Packet Surgery

A project log for Reverse-Engineering the milight on-air protocol

Mi-Light/Limitless LED are a type of RGB(W) LED lamps with standard light bulb sockets and a proprietary 2.4GHz radio control protocol

Henryk PlötzHenryk Plötz 05/26/2015 at 13:430 Comments

Based on what I knew so far I could a) describe the Mi-Light frame format (if not the contents) and b) try to map this to the nRF51 or nRF24 frame format. Way back in 2011 the neighbourly Travis Goodspeed described how to achieve promiscuous sniffing with the nRF24L01+. Even though I didn't use this technique here (having done both SDR and logic analyzer sniffing instead), you should read his post, since it contains some basic knowledge that also applies to the PL1167 format.

Below is the framing I deduced for both nRF51422 (in little endian mode) and nRF24L01+ (which seems to operate in big endian), illustrated using an example from my received data:

The graphic shows the bits I sniffed from the air (preamble bits that my decoder didn't output but which must have been there are shown in grey at the beginning; conversely: bits that weren't sent but just represent the idle radio are shown in grey at the end), and their value in units of 4 bits (little endian, hex). Below that is the PL1167 framing as it would have been at the sender, deduced from the PL1167 data sheet/user manual and logic analyzer traces. Note that there is a very inconvenient 4-bit "trailer" after the sync field.

I then, using the nRF51 Series Reference Manual section 17.1.2, mapped this to nRF51 RADIO peripheral frames, when using the radio in little endian mode, data whitening disabled, CRC disabled, lengths of S0, LENGTH and S1 set to zero. Both this and the nRF24L01+ layout are tested, that is, when configuring the radio with the addresses described I get a payload as displayed.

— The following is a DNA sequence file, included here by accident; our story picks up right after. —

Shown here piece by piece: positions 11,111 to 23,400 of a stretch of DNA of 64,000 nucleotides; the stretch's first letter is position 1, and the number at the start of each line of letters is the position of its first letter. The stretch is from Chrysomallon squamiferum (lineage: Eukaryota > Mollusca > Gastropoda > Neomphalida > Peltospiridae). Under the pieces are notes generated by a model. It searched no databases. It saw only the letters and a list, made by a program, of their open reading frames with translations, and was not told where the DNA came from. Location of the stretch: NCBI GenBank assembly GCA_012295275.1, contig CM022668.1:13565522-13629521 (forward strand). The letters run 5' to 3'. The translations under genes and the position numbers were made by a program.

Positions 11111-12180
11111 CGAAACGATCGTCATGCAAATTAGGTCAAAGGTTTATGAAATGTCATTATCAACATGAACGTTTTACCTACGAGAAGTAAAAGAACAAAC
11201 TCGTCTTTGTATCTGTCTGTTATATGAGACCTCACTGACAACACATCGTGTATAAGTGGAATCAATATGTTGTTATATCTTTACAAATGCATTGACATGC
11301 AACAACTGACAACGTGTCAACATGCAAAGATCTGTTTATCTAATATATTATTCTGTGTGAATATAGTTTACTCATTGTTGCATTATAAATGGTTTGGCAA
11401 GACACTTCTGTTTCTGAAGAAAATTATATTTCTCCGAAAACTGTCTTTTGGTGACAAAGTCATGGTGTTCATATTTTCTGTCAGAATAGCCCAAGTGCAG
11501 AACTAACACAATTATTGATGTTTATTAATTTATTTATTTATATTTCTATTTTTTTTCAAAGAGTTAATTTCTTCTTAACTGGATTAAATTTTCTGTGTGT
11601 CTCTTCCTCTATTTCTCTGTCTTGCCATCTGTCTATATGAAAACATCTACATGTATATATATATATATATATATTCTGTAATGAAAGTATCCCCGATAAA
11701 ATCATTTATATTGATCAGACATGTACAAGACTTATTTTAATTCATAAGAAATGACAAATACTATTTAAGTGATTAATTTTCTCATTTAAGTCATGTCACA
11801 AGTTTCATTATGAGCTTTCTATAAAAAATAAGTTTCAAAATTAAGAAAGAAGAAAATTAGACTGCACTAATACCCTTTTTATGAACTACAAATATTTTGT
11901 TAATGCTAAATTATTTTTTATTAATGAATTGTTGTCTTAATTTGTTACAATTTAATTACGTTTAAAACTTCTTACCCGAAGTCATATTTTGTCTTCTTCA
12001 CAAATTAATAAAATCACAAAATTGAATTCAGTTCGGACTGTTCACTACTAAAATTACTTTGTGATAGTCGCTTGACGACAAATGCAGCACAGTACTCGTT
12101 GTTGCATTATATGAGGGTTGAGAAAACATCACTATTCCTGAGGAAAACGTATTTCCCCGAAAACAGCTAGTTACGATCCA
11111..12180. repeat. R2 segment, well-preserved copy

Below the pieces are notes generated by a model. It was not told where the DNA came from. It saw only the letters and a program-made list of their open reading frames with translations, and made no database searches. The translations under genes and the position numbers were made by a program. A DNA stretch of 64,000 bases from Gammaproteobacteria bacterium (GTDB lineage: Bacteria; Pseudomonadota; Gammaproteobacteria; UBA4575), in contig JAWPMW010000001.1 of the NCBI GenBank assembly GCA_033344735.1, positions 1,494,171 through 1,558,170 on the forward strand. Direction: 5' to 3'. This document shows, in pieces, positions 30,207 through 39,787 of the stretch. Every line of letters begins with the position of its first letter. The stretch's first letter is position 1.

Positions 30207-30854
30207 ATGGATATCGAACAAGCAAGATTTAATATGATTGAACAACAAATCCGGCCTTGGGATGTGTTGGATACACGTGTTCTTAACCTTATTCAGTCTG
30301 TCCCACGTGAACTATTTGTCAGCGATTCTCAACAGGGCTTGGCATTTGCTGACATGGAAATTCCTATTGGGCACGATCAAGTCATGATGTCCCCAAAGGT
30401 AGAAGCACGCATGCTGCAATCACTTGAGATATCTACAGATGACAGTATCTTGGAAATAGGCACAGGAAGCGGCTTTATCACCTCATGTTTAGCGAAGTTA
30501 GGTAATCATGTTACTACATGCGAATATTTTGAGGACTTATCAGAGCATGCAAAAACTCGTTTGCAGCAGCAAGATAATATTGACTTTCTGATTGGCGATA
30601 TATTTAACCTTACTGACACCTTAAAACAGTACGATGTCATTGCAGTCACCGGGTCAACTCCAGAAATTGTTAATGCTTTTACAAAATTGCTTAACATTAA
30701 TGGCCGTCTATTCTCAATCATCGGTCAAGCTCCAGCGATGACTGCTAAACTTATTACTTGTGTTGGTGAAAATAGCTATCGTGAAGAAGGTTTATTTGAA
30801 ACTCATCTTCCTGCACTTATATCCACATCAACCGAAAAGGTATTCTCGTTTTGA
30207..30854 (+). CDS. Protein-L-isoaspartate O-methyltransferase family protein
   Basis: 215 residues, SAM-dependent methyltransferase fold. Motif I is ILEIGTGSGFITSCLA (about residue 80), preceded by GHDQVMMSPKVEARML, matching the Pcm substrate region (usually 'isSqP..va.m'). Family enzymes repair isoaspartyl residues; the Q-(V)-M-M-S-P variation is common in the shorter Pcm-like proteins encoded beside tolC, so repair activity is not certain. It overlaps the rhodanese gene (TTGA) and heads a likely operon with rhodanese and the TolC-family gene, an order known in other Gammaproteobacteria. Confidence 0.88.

It's slightly unfortunate: Because the PL1167 preamble is so long, bleeding into the nRF sync field, and also due to that strange 4-bit trailer, the nRF "payload" contains part of the PL1167 sync field, the trailer and length field, and is shifted by a nibble. I have to demangle that in my firmware after receiving it from the radio (and "re-mangle" before sending). I investigated using the nRF51 advanced fields: S0 (0 or 1 byte), LENGTH (0 through 15 bits), and S1 (0 through 15 bits), but didn't get immediate success. If I could subsume the extra data into these fields and align the PL1167 and nRF51 payloads, I could use the nRF51 CRC mechanism and generally clean up my usage of the radio. Maybe I'll re-try the advanced approach later, the simple one is working for now.

Finally I've been using an nRF24L01+ module on an Arduino with the RF24 library. Getting this to work took several attempts: the nRF24L01+ seems to receive data in big endian byte and bit order, so I had to use a different address, and need to mirror each byte of the payload before interpreting.

For a proper framing implementation there's still the question of the CRC. The PL1167 documentation doesn't describe it, only saying that it's 16 bits. Luckily, I have a little tool, that I built for similar problems years ago. It allows me to brute force CRC parameters, even allowing for uncertainties regarding which data is included in the CRC. Running on the payload, optionally prepended with the length, the result is: CRC polynomial 0x8408, initial value 0, final XOR 0, calculated over the length byte and the payload, output LSByte first.

Implementing a full receiver with CRC check and dupe detection gave me a good look at the packet contents for the first time.